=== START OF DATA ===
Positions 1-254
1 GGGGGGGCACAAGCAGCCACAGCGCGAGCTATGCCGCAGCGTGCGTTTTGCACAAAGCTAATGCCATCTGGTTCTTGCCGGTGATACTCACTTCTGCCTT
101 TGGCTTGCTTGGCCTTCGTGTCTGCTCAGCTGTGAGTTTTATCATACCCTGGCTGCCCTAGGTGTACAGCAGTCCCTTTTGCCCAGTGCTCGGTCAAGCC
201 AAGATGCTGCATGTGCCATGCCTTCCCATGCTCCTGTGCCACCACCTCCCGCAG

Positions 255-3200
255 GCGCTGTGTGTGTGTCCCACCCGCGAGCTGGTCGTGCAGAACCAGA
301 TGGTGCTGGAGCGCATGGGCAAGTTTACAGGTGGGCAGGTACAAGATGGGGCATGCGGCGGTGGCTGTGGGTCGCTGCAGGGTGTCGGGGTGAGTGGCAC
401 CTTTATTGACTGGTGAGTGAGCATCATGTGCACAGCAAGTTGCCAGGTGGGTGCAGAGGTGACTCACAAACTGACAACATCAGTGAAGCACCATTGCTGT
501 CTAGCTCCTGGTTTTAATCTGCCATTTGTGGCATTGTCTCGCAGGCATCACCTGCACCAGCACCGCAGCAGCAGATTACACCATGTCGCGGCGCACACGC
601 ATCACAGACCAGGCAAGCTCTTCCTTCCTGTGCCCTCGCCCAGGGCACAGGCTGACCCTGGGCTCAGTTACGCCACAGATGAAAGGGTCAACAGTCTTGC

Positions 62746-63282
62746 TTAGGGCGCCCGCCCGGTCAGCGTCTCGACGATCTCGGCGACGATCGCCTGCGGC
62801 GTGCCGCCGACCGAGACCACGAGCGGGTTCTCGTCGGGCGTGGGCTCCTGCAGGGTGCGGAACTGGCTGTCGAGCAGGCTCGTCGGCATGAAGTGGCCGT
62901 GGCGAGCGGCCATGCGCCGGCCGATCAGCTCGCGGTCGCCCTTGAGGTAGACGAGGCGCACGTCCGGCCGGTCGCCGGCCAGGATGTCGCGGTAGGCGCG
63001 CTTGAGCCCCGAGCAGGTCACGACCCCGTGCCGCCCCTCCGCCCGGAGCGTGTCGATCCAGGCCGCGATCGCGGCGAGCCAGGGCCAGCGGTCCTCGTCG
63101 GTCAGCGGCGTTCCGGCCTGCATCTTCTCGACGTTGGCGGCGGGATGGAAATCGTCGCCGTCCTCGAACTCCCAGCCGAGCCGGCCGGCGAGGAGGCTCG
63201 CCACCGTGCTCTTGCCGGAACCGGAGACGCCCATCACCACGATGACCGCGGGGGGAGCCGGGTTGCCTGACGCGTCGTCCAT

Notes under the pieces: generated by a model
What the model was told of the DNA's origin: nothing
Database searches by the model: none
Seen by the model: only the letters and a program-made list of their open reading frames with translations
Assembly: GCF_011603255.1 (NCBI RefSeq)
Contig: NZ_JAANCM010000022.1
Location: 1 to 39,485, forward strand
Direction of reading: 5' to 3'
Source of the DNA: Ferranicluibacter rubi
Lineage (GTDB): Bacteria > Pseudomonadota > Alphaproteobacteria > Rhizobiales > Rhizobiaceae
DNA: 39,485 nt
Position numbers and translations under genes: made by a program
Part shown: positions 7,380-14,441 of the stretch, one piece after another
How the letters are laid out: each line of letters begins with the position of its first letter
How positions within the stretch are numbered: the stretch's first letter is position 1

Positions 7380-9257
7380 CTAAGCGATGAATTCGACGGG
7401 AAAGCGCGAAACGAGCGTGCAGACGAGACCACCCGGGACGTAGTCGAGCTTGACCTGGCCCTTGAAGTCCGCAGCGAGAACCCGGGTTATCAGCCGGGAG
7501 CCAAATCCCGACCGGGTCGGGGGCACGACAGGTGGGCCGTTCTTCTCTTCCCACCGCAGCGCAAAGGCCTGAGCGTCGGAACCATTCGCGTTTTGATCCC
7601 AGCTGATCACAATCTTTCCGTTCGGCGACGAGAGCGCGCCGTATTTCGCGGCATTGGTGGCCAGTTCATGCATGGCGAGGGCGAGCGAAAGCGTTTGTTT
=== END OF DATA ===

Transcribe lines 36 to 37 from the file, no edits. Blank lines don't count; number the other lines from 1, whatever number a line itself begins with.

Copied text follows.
7501 CCAAATCCCGACCGGGTCGGGGGCACGACAGGTGGGCCGTTCTTCTCTTCCCACCGCAGCGCAAAGGCCTGAGCGTCGGAACCATTCGCGTTTTGATCCC
7601 AGCTGATCACAATCTTTCCGTTCGGCGACGAGAGCGCGCCGTATTTCGCGGCATTGGTGGCCAGTTCATGCATGGCGAGGGCGAGCGAAAGCGTTTGTTT